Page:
How Is Marijuana Defined Under Texas Law?
Cannabis, sometimes called weed, bud, or pot is defined under the Health and Safety Code §
which states any compound, manufacture, derivative, salt, mixture or preparation of the plant Cannabis
Sativa L. is considered to be marijuana. This means not all parts of the cannabis plant will be
considered marijuana under Texas law.
According to Texas law, the term marijuana doesn’t include:
- Resin extracted from the plant;
- Salt, derivatives, compounds, mixtures or preparations of resin;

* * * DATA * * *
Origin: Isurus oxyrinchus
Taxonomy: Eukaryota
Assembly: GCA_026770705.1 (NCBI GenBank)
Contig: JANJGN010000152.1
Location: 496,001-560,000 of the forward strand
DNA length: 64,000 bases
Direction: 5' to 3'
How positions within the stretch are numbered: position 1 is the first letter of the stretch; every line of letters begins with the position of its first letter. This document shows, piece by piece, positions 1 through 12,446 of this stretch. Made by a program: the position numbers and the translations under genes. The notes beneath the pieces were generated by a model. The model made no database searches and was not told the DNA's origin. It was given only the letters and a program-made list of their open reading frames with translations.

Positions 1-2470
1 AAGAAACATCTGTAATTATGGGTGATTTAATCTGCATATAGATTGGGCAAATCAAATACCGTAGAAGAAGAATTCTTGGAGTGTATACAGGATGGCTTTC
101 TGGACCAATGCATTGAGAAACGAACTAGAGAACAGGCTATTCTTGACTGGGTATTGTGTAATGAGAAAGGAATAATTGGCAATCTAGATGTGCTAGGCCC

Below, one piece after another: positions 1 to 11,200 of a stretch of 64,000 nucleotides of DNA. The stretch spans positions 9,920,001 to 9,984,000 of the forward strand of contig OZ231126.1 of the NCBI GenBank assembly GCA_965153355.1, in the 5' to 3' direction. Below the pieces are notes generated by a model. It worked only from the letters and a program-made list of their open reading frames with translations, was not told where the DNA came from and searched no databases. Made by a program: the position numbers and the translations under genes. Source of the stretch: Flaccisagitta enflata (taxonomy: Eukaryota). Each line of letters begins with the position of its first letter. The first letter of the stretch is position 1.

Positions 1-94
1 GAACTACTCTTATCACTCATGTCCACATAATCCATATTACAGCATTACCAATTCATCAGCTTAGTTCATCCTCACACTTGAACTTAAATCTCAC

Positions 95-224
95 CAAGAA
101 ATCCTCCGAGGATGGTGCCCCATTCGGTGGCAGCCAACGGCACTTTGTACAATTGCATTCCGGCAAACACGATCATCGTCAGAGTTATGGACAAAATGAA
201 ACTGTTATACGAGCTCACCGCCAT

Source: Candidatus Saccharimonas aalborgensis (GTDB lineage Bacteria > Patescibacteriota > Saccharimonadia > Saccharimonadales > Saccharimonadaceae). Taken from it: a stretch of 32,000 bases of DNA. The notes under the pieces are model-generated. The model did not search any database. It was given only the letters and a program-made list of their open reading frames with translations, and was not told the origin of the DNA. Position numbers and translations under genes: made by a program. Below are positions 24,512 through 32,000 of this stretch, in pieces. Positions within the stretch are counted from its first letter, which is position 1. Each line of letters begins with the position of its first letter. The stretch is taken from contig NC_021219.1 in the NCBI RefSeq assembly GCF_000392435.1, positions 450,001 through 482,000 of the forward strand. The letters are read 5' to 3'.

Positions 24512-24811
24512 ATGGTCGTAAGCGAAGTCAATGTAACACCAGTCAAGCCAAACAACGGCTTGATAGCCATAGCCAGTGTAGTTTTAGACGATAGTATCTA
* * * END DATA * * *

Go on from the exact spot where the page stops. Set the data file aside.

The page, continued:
- Fiber produced from the stalks of the plant;
- The matured stalks of the plant;
- Any oils or cakes made from the plant seeds;
- Sterilized seeds from the plant that’s incapable of germination; or
- Compounds, salts, derivatives, mixtures, preparations or manufacturing of the mature stalks,
fiber, oils or cakes.
Because of this, some cannabis products aren’t considered legally considered to be marijuana. For
example, THC concentrates are made from resin collected on cannabis flowers. This would make THC
concentrates a Penalty Group 2 drug instead of marijuana in the eyes of the law.